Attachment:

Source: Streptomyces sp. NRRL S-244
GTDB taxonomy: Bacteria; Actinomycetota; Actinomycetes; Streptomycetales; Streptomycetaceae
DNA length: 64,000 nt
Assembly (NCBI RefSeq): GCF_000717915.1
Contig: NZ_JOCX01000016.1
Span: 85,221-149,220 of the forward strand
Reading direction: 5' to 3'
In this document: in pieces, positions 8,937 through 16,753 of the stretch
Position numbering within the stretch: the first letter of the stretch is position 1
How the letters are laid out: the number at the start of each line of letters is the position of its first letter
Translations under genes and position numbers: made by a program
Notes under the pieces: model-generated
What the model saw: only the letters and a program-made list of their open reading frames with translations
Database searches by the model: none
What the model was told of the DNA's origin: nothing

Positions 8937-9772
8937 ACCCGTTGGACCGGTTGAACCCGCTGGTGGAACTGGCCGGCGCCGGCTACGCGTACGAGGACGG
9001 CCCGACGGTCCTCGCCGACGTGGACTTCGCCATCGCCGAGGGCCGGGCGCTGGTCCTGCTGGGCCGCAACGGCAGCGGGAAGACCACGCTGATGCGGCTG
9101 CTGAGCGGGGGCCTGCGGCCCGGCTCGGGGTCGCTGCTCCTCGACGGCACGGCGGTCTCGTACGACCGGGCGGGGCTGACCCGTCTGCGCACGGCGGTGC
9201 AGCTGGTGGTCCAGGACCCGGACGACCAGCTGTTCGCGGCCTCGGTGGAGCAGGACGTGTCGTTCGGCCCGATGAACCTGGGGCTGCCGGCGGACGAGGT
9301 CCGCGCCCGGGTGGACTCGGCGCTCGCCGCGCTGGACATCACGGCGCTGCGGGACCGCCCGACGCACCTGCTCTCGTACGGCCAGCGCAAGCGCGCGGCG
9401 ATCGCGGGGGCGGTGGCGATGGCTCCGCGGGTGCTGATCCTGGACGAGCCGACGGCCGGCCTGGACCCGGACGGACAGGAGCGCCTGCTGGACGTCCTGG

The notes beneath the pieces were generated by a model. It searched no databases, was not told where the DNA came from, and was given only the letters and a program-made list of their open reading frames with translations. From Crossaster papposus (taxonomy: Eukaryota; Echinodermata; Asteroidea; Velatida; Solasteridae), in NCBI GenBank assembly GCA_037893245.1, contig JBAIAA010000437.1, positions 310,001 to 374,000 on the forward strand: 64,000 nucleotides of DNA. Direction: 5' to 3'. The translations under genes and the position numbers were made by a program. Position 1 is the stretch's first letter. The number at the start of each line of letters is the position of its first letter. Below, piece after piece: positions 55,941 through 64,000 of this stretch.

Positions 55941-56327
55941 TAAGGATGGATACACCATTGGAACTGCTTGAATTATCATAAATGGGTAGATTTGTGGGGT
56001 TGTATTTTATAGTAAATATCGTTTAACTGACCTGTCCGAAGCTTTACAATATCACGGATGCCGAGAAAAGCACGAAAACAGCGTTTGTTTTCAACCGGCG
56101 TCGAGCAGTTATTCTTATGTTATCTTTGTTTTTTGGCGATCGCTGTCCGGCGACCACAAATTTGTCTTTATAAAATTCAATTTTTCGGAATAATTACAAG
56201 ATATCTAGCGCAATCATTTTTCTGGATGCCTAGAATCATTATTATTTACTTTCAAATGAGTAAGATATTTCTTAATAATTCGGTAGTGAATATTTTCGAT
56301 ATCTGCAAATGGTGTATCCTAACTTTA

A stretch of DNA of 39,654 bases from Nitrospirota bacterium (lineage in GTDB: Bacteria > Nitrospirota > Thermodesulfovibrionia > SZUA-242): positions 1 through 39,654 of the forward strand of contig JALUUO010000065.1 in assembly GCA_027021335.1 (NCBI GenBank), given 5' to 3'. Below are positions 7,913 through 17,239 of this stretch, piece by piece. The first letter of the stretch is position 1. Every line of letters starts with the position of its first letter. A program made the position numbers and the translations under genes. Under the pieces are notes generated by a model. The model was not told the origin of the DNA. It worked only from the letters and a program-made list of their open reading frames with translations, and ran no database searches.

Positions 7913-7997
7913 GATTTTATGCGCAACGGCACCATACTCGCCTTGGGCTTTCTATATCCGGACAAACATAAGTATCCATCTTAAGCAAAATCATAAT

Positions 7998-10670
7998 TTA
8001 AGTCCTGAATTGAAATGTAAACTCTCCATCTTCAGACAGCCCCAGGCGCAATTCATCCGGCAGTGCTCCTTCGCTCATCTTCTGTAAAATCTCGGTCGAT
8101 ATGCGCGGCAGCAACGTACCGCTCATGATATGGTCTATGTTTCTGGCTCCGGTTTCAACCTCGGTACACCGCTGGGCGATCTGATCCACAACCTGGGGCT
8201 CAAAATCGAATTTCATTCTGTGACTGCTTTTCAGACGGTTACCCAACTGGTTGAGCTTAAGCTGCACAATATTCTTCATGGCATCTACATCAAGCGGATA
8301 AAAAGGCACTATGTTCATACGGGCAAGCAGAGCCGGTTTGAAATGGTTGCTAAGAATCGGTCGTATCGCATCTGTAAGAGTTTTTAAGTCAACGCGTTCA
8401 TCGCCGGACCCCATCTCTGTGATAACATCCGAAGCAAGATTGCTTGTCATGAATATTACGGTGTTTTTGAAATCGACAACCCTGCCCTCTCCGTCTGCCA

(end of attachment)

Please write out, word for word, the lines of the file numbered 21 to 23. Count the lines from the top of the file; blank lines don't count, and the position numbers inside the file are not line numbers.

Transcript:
9301 CCGCGCCCGGGTGGACTCGGCGCTCGCCGCGCTGGACATCACGGCGCTGCGGGACCGCCCGACGCACCTGCTCTCGTACGGCCAGCGCAAGCGCGCGGCG
9401 ATCGCGGGGGCGGTGGCGATGGCTCCGCGGGTGCTGATCCTGGACGAGCCGACGGCCGGCCTGGACCCGGACGGACAGGAGCGCCTGCTGGACGTCCTGG

The notes beneath the pieces were generated by a model. It searched no databases, was not told where the DNA came from, and was given only the letters and a program-made list of their open reading frames with translations. From Crossaster papposus (taxonomy: Eukaryota; Echinodermata; Asteroidea; Velatida; Solasteridae), in NCBI GenBank assembly GCA_037893245.1, contig JBAIAA010000437.1, positions 310,001 to 374,000 on the forward strand: 64,000 nucleotides of DNA. Direction: 5' to 3'. The translations under genes and the position numbers were made by a program. Position 1 is the stretch's first letter. The number at the start of each line of letters is the position of its first letter. Below, piece after piece: positions 55,941 through 64,000 of this stretch.